XAML Fest – A Review

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I don’t like giving bad reviews, but when I sent my email in RSVPing a chair at an event called, “XAMLFest” I was expecting to have so much XAML that I’d feel as if I was being assaulted with confetti thrown everywhere – XAML confetti.  Unfortunately, that’s not what we(myself and the other attendees) got.  Instead, we experienced a whole lot of WPF and Silverlight, and I’d gauge about 1/3 of the entire thing was XAML, and most of that third was in the second day.  So for those who did not return after the disheartening first day, they missed out on the bulk of the XAML related content.

If you’re interested in more details, please read on:

Yesterday evening was the ending of the 2 day event, XAML Fest.

This 2 day event boasted through its name a full 2 days of XAML in concentrated form.  After personally attending this event, I’d like to propose a change to the name to “WPF Fest” or something to that effect.

The first day primarily focussed on the model of M-V-VM.  There are links all over the web regarding this, so if you’re curious about this, a google search will guide you in the right direction.  The first day we were knee-deep in c# between the constructors, creating multiple new classes which referenced each other, and having these tie into 5 lines of XAML.  By the end of this day, I was thoroughly frustrated.  Not that I don’t enjoy more information, alternative ideals, and learning more C#, but I’m at this point wondering why this thing is being called “XAMLFest”.  I will mention that towards the end of day 1, there was a bit more touched upon by way of walking us through the interface of Expression Blend and the construct of XAML files.

The second day was Silverlight centered and in as much, quite a lot paralleled the first day, however, there was a considerable level of XAML done in comparison to the first day, including the integration of our silverlight application with a 3rd party control called Blacklight, which is a very nice set of controls made available for download on Codeplex that really were pretty awesome.

After lunch, we dove a lot deeper into the workings of expression blend, customizing buttons and other controls which come with expression blend.  We challenged the blend presentor with questions that he wasn’t exactly comfortable with, but showed us regardless.  The interaction and enjoyment from those in the room definitely escalated during this part of the event, and from there on that tone continued to the end.

So at least it ended with a bang.

I would like to mention that it was definitely worth attending.  There were a few things that I discovered I was doing (as usual) the more difficult way.  Now I have a bit of restructuring to do in a way of preserving the integrety and bringing down pageload time – 2 things that I am always trying to improve upon.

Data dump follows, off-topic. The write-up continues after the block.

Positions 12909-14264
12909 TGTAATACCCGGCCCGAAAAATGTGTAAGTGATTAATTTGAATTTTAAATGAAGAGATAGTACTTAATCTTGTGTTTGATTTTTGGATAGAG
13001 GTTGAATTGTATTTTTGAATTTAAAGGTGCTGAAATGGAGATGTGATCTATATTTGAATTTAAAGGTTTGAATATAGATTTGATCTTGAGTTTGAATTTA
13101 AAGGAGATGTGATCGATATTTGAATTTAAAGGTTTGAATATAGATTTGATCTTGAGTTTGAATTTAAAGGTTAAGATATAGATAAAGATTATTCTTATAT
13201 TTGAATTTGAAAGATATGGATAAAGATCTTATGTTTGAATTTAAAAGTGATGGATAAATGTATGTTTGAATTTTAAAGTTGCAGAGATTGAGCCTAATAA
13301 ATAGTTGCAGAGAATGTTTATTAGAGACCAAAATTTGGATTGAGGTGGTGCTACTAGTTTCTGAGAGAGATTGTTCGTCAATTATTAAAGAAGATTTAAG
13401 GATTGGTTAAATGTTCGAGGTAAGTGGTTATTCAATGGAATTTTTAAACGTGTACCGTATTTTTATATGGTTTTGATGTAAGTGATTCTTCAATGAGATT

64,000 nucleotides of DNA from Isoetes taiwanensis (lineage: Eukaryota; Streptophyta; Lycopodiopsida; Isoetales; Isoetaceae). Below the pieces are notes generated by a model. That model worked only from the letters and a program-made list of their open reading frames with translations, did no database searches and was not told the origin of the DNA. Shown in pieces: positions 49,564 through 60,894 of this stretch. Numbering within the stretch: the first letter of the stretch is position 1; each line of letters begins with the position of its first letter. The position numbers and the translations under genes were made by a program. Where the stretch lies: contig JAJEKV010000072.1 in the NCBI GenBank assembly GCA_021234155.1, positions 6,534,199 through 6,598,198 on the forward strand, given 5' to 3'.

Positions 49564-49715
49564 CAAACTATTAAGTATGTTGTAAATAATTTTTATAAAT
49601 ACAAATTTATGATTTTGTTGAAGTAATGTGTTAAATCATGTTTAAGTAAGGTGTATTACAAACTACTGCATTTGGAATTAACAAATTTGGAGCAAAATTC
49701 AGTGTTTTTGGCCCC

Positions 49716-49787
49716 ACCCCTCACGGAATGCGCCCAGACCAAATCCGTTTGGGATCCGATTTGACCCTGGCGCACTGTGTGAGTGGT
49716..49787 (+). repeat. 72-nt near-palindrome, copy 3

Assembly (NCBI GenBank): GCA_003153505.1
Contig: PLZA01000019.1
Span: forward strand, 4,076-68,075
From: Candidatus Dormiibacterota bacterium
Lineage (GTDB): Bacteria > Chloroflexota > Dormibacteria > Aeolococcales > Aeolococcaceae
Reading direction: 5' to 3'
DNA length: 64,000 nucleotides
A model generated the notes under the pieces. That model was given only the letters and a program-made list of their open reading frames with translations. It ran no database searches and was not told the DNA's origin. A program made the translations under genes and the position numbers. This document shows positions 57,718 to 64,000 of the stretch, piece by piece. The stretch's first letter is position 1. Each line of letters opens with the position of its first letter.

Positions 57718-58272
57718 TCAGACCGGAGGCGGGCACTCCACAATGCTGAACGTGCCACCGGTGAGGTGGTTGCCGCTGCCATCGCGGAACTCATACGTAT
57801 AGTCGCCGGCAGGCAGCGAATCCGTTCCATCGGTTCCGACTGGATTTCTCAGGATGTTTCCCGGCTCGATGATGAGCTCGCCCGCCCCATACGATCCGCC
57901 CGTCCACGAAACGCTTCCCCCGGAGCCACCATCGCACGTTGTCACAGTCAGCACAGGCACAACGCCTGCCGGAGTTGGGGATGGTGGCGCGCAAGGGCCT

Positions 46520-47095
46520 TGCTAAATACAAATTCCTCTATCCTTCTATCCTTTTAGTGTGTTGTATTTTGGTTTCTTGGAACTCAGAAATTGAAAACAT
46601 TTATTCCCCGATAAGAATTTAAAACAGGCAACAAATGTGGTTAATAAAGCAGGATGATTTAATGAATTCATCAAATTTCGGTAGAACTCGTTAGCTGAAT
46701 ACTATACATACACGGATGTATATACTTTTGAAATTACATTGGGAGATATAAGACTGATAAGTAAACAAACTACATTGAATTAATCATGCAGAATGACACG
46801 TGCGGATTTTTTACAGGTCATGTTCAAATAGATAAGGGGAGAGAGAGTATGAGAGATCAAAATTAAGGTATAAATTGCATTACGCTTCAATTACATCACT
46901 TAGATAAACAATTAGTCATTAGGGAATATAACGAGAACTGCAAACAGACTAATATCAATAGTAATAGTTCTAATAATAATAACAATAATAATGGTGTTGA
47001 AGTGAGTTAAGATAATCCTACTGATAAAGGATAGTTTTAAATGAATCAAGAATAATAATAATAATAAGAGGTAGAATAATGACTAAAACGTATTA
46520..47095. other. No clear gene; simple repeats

If I were to letter-grade this event, I’d give it a C+

XamlFest – 2 day training

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The most recent group meeting with the Seattle Developer / Designer Interaction group was great – I think one of the most fun that we’ve had so far.

One of those attending was development Evangelist, Mithun Dhar, who mentioned to us the 2 upcoming XamlFest training events occuring next month.

I can’t help myself – 2 days of uninturupted training and colaboration with others who are interested in development and design working in WPF and Silverlight?

My email has been sent in to RSVP a spot – especially w/ mention that there are only 50 seats available!

Ok, so if you’re visiting and interested as well, here are a few links with information:



The skinny that you’ll find there is this:

Redmond & Portland both are hosts to XamlFest in the Pacific Northwest.  There are other areas that have these events as well, but I’m just going to talk about the 2 which are close to my home.  The Redmond, Washington one is the 16th and 17th (Monday and Tuesday) of February, and Portland, Oregon one is on the 19th and the 20th (Thursday and Friday).

If you wish to join, RSVP asap – seating is limited and I mean quite limited. 

The email addresses are fairly obvious which is for which, so I’m going to just list them both below:



All who attend will obtain a copy of Expression Studio and Visual Studio 2008 Pro.


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I ran across a site which offers to anyone who is interested, a template for Visual Studio which assists in the creation of Screensavers.

The site is Scorbs.com. The link takes you straight to the blog about the WPF screen saver template.